Objective To report 8 patients with Sjögren's syndrome (SS) and localized nodular cutaneous amyloidosis and to examine serologic and immunohistologic findings that may link the 2 diseases. Methods The databases for 3 amyloidosis centers were searched for patients with localized nodular cutaneous amyloidosis and SS. Eight patients with this combination were identified, and clinical, serologic, and histologic parameters were retrospectively evaluated. Results Among the 8 patients with a clinical diagnosis of SS, 6 fulfilled the American,European Consensus Group criteria for SS. All of the patients were women in whom SS had been diagnosed at a median age of 47 years (range 30,61 years) and amyloid had been diagnosed at a median age of 60 years (range 42,79 years). The presence of the immunoglobulin light chain type of amyloid (AL amyloid) was confirmed in 4 patients. In 3 of these 4 patients as well as 2 other patients, a light chain,restricted plasma cell population was observed near the amyloid deposits. Progression to systemic amyloidosis was not observed in any patient during a median followup of 3.5 years. Conclusion SS should be considered in patients with cutaneous amyloidosis. The combination of cutaneous amyloidosis and SS appears to be a distinct disease entity reflecting a particular and benign part of the polymorphic spectrum of lymphoproliferative diseases related to SS. [source]


Morbidity and mortality in rheumatoid arthritis patients with prolonged therapy-induced lymphopenia: Twelve-year outcomes

ARTHRITIS & RHEUMATISM, Issue 2 2008
Alice R. Lorenzi
Objective To assess immunologically relevant outcomes in a cohort of rheumatoid arthritis (RA) patients with prolonged therapy-induced lymphopenia. Methods Morbidity (infection or malignancy) and mortality were assessed in 53 RA patients who were treated with the lymphocytotoxic monoclonal antibody alemtuzumab between 1991 and 1994. Data were obtained by interview, medical record review, and Office for National Statistics mortality monitoring. Lymphocyte subsets were enumerated by flow cytometry. A retrospective, matched-cohort study of mortality was performed with 102 control subjects selected from the European League Against Rheumatism database of patients with rheumatic disorders. Results Lymphopenia persisted in the patients: median CD3+CD4+, CD3+CD8+, CD19+, and CD56+ lymphocyte counts measured at a median followup of 11.8 years from the first administration of alemtuzumab were 0.50 × 109/liter, 0.26 × 109/liter, 0.11 × 109/liter, and 0.09 × 109/liter, respectively. Twenty-seven of 51 cases and 46 of 101 controls with available data had died, yielding a mortality rate ratio of 1.20 (95% confidence interval 0.72,1.98). Causes of death were similar to those that would be expected in a hospital-based RA cohort. No opportunistic infections were noted, and only 3 infections were documented following 36 elective orthopedic procedures. Conclusion Despite continued lymphopenia 11.8 years after therapy, our patient cohort did not exhibit excess mortality or unusual infection-related morbidity, and surgery was well tolerated. These data should be reassuring for clinicians and patients who are considering lymphocytotoxic or other immunomodulatory therapy for RA. [source]


High N-terminal pro,brain natriuretic peptide levels and low diffusing capacity for carbon monoxide as independent predictors of the occurrence of precapillary pulmonary arterial hypertension in patients with systemic sclerosis

ARTHRITIS & RHEUMATISM, Issue 1 2008
Y. Allanore
Objective To evaluate predictors of pulmonary arterial hypertension (PAH) in a prospective cohort of patients with systemic sclerosis (SSc). Methods Routine clinical assessments as well as measurements of the diffusing capacity for carbon monoxide/alveolar volume (DLCO/VA) ratio and N-terminal pro,brain natriuretic peptide (NT-proBNP) level were performed in a prospective cohort of 101 SSc patients who did not have PAH or severe comorbidities. After a planned 36-month followup, we evaluated the predictive value of these parameters for the development of precapillary PAH, as demonstrated by cardiac catheterization, disease progression, and death. Criteria for cardiac catheterization were a systolic pulmonary artery pressure (PAP) of >40 mm Hg on echocardiography, a DLCO value of <50% without pulmonary fibrosis, and unexplained dyspnea. Results Eight patients developed PAH, 29 had disease progression, and 10 died during a median followup of 29 months. Kaplan-Meier analysis identified the following baseline parameters as being predictors of PAH: DLCO/VA ratio <70% or <60% (P < 0.01 for each comparison), elevated plasma NT-proBNP level (>97th percentile of normal; P = 0.005), echocardiographically estimated systolic PAP >40 mm Hg (P = 0.08), and erythrocyte sedimentation rate >28 mm/hour (P = 0.015). In multivariate analyses, an elevated baseline NT-proBNP level (hazard ratio [HR] 9.97 [95% confidence interval (95% CI) 1.69,62.42]) and a DLCO/VA ratio <60% (HR 36.66 [95% CI 3.45,387.6]) were predictors of the occurrence of PAH during followup. An increased NT-proBNP level together with a decreased DLCO/VA ratio of <70% was highly predictive of the occurrence of PAH during followup (HR 47.20 [95% CI 4.90,450.33]). Conclusion This prospective study identified a decreased DLCO/VA ratio and an increased NT-proBNP as predictors of PAH in SSc. Use of these markers should result in improved PAH risk stratification and allow earlier initiation of therapy. [source]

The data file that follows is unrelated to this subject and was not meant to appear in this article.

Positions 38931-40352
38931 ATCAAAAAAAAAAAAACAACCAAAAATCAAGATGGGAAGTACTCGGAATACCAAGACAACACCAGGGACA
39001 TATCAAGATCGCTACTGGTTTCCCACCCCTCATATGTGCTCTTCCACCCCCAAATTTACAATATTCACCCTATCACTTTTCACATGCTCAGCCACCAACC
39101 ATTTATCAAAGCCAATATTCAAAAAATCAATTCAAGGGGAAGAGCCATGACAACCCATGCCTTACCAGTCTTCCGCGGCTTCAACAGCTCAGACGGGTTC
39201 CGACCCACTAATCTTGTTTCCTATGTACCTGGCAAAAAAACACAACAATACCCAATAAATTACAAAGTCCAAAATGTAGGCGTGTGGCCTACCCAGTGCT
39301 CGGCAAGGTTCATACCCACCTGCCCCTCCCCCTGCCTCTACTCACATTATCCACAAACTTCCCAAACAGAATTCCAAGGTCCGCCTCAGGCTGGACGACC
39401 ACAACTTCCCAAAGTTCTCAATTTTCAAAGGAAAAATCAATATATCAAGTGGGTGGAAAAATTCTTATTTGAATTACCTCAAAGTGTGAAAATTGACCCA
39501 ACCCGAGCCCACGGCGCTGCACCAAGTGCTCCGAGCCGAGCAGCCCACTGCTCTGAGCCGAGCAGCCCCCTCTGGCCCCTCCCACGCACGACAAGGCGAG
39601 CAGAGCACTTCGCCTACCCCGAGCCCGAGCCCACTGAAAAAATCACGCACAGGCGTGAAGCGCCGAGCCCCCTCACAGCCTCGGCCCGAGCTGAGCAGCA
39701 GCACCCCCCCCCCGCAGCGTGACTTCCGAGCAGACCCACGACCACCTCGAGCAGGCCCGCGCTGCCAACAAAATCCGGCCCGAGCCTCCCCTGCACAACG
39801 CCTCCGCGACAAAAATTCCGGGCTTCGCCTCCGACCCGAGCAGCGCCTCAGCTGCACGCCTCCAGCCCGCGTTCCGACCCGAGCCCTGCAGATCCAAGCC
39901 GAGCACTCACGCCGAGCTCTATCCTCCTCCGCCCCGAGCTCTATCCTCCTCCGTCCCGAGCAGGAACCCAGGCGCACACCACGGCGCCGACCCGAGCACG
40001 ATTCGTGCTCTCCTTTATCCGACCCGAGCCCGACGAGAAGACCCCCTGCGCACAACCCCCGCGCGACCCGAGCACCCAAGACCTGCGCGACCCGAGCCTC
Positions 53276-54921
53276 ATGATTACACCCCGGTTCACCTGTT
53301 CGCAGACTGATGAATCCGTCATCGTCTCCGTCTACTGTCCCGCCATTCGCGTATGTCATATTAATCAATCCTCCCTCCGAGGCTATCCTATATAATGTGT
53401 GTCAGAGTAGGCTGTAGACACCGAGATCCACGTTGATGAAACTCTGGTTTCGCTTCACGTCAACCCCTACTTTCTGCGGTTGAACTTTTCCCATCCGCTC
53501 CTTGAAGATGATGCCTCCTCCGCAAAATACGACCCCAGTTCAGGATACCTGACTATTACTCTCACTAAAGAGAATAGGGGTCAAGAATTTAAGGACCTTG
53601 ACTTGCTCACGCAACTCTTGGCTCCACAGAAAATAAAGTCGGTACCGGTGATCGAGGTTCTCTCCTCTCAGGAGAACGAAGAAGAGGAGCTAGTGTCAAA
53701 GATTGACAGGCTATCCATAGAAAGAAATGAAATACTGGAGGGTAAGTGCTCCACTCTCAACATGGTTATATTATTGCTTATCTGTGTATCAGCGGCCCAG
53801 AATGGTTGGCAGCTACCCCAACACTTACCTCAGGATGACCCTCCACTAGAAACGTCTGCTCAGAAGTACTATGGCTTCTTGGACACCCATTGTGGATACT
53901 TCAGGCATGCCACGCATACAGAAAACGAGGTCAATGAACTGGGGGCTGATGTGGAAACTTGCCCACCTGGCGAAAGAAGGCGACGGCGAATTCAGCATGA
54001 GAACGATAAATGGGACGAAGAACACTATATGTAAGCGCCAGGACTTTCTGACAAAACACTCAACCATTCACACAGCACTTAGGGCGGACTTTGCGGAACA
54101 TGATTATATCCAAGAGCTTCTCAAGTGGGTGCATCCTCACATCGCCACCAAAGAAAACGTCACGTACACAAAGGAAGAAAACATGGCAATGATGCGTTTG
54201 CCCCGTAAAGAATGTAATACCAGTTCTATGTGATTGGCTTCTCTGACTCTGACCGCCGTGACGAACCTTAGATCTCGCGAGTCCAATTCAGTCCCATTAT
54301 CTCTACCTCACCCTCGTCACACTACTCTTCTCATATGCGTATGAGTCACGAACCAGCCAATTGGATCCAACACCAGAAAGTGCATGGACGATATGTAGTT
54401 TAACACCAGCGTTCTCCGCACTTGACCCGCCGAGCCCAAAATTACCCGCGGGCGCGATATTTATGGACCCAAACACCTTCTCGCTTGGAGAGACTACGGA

Echogenicity of liver metastases from colorectal carcinoma is an independent prognostic factor in patients treated with regional chemotherapy

CANCER, Issue 6 2002
Thomas Gruenberger M.D.
Abstract BACKGROUND Echogenicity of liver metastases was found to be a predictive biologic factor influencing long-term outcome after curative liver resection. The current analysis focuses on the influence of echogenicity on survival in patients treated with intraarterial chemotherapy for unresectable colorectal carcinoma liver metastases. METHODS A retrospective analysis of prospectively collected data at the Department of Surgery at the University of New South Wales-affiliated St. George Hospital was performed. Two hundred twelve consecutive patients with unresectable hepatic metastases from colorectal carcinoma treated between May 1992 and September 2000 were analyzed. Echogenicity of metastases was measured intraoperatively using a 5 MHz probe. Overall survival difference was compared between hyper- and hypoechoic metastases on an intention-to-treat basis. RESULTS At a median followup of 15.1 months, 47 patients (22%) were alive and 165 (78%) had died. A significant survival benefit was observed in patients having hyperechoic lesions (median survival 16.2 months, 95% confidence interval [CI] 13.9,18.5) compared to hypoechoic lesions (median survival 11.6 months, 95% CI 8,15.2), P < 0.01. Other prognostic factors were differentiation of the primary tumor (P < 0.02), percentage hepatic replacement (P < 0.05) and carcinoembryonic antigen decrease (P < 0.03). Echogenicity was identified as an independent prognostic factor in multivariate analysis (P < 0.009). CONCLUSIONS Echogenicity is an important prognostic survival parameter. Cancer 2002;94:1753,9. © 2002 American Cancer Society. DOI 10.1002/cncr.10386 [source]